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Sabie River Rafting Feb 2008

Every February, the Scouts head down to Sabie for our annual tube rafting down the Sabie river.

We again stayed at Castle Rock caravan park. The grounds and area is lovely, however, the ablutions need some sprucing up. Unfortunately this is a municipal park and funds just do not seem to head its way. There is hot water when the old coal donkey is stoked and while we were there always had piping hot water.The drive was wonderful. There was Hayleigh, Lindsay and two other Scout Rovers in the Caravelle. Travelling with us in his Ranchero was Shane who is the Group Scouter for 9th Benoni. With him was is son Ryan, John and two other boys. John took the hand held radio and we were in constant contact all the way down.Our midway stop going and returning was at the Belfast Engen. It is always lovely to be able to get a Wimpy coffee for the road. Anyway, after filling up on some eats we were ready for the rest of the drive.

Trip statistics: -

Distance travelled both ways = 338km

Going down = Fuel consumption = 11,6km/l; Ave speed = 84km/h; Time travelled = 4 hours 3 min;  

Coming back = Fuel consumption = 11,1km/l; Ave speed = 80km/h; Time travelled = 4 hours 16 min;

Well of to some photos'.


Here we are set up and relaxing. The whole 9th Benoni set up the good old lager and had a good fun time.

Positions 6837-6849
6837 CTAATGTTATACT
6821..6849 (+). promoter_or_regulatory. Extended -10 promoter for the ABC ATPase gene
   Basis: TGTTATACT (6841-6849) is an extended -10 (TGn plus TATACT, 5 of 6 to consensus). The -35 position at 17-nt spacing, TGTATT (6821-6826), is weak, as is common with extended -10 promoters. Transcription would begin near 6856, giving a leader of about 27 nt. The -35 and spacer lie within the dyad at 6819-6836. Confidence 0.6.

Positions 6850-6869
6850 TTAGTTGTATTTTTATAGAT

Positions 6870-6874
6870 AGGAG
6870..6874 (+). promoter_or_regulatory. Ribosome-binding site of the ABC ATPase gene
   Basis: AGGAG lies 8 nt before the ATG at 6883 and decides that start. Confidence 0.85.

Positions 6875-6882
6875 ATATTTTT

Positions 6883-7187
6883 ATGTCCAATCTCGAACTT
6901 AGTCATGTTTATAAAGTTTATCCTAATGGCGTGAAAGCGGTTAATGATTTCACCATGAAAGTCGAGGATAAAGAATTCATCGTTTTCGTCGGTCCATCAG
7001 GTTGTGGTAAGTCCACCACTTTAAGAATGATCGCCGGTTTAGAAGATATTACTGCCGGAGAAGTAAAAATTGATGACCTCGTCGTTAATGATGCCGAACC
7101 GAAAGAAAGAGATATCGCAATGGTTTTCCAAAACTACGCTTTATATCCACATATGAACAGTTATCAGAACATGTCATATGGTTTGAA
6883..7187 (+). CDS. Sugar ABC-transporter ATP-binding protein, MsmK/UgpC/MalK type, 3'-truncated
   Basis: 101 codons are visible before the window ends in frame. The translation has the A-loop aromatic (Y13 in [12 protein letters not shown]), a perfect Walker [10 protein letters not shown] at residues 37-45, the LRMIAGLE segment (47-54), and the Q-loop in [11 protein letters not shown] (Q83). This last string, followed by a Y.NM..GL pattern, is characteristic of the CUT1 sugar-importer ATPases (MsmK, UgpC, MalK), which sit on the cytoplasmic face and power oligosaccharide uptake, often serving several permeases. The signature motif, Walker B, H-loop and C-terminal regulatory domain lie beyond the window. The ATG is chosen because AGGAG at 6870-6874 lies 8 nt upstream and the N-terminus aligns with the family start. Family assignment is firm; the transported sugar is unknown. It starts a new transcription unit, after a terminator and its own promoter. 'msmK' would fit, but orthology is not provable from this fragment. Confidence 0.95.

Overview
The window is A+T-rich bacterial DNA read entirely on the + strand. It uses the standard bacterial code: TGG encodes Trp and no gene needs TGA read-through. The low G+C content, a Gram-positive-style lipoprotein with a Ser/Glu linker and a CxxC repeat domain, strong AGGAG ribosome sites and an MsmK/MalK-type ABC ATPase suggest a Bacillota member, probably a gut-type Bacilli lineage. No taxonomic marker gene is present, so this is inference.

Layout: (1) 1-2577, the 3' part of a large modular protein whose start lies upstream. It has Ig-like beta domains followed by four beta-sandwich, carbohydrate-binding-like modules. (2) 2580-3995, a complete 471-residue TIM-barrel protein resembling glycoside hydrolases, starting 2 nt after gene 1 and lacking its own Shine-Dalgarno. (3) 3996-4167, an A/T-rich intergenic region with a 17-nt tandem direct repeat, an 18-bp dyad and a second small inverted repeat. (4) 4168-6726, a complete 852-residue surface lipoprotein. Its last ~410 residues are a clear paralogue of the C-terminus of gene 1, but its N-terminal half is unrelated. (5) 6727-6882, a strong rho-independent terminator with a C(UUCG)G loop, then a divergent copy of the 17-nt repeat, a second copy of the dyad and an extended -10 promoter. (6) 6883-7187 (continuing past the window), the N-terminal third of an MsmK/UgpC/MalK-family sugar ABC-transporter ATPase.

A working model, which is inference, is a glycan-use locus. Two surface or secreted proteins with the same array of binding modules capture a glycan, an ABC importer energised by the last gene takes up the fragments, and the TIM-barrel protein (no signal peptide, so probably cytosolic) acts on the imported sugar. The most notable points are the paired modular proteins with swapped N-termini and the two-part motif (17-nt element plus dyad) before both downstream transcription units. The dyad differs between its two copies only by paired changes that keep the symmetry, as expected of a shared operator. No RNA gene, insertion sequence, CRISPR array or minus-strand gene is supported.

Life around the camp site. Top left photo: -

Shane (Group Scouter) on the right and myself on the left.



















Now that tube "tower" looks just right for running into ;-)

  At the Shell in Sabie before heading home, we needed to fill up and get some snacks for the road. My favourite? Jelly Babies!!!


Find trampoline

Find many kids!!!



This is Castle rock.

To left is the shelter where everyone gathers in the evening for a braai and drink. It often rains in Sabie because it is on an escarpment, and this shelter is a blessing at that time

Top Right is a photo from the local railway bridge with the Castle Rock camping ground on the right.

Bottom left, Ryan and Luke on the railway bridge.

Bottom right, another view of the camp site

  One of the important requirements is the pre briefing.

The Rovers head down first, early in the morning. They scout the river for any dangerous obstacles or anything that could cause injury of any sort.

Then, before anyone else can go down, this briefing session is held with everyone and told what the river condition is like and any obstacles or dangerous areas to look out for.

  When leaving, all the tubes need to be deflated. What better way to force the air out the tube then by having a siesta on the deflating tubes.

Michele, Hayleigh and Koen.





Some of the parents and kids getting into the river




This point is about 1km down the river from the launch point.

At this point there is an small cliff where the brave hearted get out and do some jumping into the river.

Again, although there are no obstacles in the river at this point, rules are that you WILL enter feet first.

Some photos of the jumping are detailed elsewhere on this page. Must say, I did this once myself. AWESOME!!!

  The Rovers set up.

Till next time, travel safely

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